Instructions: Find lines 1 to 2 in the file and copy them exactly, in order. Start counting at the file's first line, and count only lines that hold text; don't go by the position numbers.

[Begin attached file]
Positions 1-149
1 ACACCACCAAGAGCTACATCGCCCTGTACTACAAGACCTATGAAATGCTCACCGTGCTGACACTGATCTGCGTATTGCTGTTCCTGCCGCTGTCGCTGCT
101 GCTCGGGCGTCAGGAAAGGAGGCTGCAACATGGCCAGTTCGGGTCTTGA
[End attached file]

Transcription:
Positions 1-149
1 ACACCACCAAGAGCTACATCGCCCTGTACTACAAGACCTATGAAATGCTCACCGTGCTGACACTGATCTGCGTATTGCTGTTCCTGCCGCTGTCGCTGCT